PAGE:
Most politicians don’t mention their infidelities and patriotism in the same breath.
Apparently, Newt Gingrich isn’t like most politicians.
The former House Speaker and possible 2012 presidential candidate sat for an interview with David Brody of the Christian Broadcasting Network in which he talked about “God’s forgiveness” relating to “personal issues” in the past. He said:
There’s no question at times of my life, partially driven by how passionately I felt about this country, that I worked far too hard and things happened in my life that were not appropriate.
Here’s some background on those things “that were not appropriate:” Newt proposed to his second wife, Marianne, in 1980 while his first wife, Jackie, was in the hospital fighting uterine cancer. Newt hadn’t asked Jackie for a divorce before he proposed to Marianne. After Marianne was diagnosed with multiple sclerosis in 1999, Newt dumped her for Callista Bisek, with whom he was already having an affair and who became Newt’s third wife in 2000. Ironically, Newt was having the affair with Callista while pushing for President Bill Clinton’s impeachment over lying about sex with Monica Lewinsky.
So those “personal issues” – as the question was posed to Gingrich in the CBN interview – were caused by how hard he worked for America?
Continue reading 'Newt Gingrich Blames Affairs On Passion For America'»
When public figures break the law or do something very bad, forgiving and forgetting can be two very different things.
Two weekends ago, Chris Brown tried to resurrect his career and redeem himself in the eyes of the public with a tribute to Michael Jackson at the BET Awards. The performance was almost a year to the day since Brown pleaded guilty to one count of assaulting his ex-girlfriend, pop singer Rihanna. The first half of Brown’s performance was a dance tribute to Jackson. The second half was Brown weeping to Jackson’s “Man In The Mirror.” He was supposed to sing the song, but Brown appeared as if he couldn’t hold back his tears. I say “appeared” because there are allegations that the tears weren’t real.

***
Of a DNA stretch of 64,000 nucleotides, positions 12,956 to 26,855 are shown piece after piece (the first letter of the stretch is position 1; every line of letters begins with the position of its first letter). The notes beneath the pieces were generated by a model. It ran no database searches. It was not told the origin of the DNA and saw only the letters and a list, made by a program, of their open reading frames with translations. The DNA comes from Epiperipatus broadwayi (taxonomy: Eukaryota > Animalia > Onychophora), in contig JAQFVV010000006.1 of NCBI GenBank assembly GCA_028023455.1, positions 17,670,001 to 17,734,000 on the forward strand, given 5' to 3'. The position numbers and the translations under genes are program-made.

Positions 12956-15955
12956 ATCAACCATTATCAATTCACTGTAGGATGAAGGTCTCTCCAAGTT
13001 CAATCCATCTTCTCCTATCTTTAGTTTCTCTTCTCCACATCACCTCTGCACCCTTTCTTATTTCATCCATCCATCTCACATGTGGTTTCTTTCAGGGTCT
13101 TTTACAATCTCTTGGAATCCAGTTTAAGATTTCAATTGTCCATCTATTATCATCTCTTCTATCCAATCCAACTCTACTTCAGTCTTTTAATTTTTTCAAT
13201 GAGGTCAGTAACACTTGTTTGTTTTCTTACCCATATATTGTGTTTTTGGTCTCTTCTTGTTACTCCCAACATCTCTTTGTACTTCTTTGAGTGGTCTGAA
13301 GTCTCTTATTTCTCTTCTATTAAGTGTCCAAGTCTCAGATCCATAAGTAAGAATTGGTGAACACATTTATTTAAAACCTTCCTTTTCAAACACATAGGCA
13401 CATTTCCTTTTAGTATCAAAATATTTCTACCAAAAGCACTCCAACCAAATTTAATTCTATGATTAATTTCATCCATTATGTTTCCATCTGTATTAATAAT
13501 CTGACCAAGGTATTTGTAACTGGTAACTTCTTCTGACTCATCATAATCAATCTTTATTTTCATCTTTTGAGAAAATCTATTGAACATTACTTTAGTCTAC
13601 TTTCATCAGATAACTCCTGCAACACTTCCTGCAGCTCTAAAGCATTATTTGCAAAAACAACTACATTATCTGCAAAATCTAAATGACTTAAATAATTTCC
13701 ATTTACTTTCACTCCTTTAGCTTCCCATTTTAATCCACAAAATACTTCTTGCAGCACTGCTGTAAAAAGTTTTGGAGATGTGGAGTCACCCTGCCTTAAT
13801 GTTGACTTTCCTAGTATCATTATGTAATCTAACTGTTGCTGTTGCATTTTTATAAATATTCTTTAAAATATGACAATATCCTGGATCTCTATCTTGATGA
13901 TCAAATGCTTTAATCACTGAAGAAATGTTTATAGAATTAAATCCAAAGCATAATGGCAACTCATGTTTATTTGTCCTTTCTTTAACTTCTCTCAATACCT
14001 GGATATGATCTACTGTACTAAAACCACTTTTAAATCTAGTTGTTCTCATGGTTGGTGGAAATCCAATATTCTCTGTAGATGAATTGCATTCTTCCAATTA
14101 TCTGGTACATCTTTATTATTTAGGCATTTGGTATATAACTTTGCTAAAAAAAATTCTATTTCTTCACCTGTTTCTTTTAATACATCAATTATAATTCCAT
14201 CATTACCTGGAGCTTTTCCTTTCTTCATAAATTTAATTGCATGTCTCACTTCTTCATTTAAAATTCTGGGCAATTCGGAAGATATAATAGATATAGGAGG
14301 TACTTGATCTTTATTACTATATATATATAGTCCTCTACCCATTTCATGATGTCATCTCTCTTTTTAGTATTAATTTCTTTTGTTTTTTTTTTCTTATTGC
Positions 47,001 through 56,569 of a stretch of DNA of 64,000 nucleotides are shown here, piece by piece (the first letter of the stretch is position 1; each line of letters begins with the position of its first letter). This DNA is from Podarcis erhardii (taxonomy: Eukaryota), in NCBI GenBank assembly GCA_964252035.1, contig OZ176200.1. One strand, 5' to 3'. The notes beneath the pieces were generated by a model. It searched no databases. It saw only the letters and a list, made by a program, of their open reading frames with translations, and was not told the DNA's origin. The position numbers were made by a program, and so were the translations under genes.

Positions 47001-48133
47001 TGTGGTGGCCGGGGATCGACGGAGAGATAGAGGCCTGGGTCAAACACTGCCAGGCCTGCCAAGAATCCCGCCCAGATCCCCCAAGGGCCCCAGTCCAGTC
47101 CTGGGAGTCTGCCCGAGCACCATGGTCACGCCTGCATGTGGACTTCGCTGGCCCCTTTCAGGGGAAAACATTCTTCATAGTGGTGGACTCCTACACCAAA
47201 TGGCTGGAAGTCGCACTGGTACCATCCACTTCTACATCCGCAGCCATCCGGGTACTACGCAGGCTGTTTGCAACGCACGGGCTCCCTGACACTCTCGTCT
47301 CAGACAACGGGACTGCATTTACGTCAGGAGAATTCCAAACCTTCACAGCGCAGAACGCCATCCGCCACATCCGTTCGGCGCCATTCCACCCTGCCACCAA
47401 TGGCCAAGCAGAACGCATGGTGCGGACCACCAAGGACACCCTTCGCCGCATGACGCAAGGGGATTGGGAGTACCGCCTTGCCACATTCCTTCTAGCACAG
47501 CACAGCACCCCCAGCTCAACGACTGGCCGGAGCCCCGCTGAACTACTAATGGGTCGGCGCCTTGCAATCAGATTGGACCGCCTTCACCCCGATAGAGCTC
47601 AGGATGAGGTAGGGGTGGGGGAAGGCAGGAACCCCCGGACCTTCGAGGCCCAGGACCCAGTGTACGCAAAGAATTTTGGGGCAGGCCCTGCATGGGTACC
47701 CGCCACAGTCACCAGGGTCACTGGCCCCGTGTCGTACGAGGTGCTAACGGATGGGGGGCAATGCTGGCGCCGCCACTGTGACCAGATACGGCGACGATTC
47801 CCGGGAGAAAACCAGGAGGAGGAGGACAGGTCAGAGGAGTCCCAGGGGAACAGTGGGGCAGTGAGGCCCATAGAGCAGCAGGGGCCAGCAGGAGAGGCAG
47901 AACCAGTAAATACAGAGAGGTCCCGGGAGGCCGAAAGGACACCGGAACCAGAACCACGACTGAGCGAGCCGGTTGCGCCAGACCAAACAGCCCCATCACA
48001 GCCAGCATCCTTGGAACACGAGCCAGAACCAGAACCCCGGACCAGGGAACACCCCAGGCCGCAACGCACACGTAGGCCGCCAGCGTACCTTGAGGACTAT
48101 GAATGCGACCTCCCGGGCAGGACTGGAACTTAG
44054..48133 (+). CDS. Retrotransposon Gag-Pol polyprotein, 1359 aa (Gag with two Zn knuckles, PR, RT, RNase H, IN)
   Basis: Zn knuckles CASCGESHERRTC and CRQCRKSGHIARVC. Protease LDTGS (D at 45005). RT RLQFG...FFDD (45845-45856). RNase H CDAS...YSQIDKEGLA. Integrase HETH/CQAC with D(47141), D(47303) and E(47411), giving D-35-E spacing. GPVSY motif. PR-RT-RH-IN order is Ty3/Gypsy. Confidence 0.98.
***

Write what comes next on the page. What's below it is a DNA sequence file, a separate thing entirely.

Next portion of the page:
Another redemption story came to an end a few hours after Brown’s performance. Robert Byrd – the longest serving U.S Senator in history – died that Monday morning at age 92. Byrd was in the Ku Klux Klan in the 1940′s, voted against Thurgood Marshall’s appointment to the Supreme Court and filibustered against the 1964 Civil Rights Act. Then in the late 1960′s, Byrd had a turnaround on race. He supported the creation of the Martin Luther King National Holiday and endorsed Barack Obama for president. How’s that for a switch? A former Klan member endorsing the man who would become the first black president.
Also that same weekend, the world mourned (again) over Michael Jackson’s death. One year after he died, the media and some of the public rehashed the King of Pop’s life, death and money. Though he was never convicted of anything, the allegations of child molestation followed him for over a decade. Those allegations along with the years of strange behavior - we all know he did, so I won’t list the incidents here – made the Michael Jackson who died into someone different from the one who made hit records. There was one Michael Jackson who was a megastar performer in the 1970s and 1980s and became one of the most famous performers on the planet. Then from about 1993 until his death, he was another Michael Jackson: the guy who once a megastar, but did a lot of weird things and was accused of molesting kids.
Continue reading 'Forgive And Forget'»
The resurrection of the Tiger Woods Brand began Friday with his televised apology. Woods seemed sincere, but the mea culpa to his fans, sponsors and the general public is secondary to something else.
He must win at golf.
The most important part of Tiger’s brand is being a golfer who wins. Yes, his image as wholesome family man helped him be a pitchman, inspiration to kids and known as an all-around good guy. All of that, though, was based on him being a golf champion.
His apology was a good first step to bring reality in sync with what his image was before seemingly countless women came forward to say they slept with Tiger. The biggest step, though, will be when Tiger competes. If he can dominate on the golf course, then he will be “back.” If he can’t, The Tiger Woods Brand will be a contrite face on the memory of a once-great golfing career.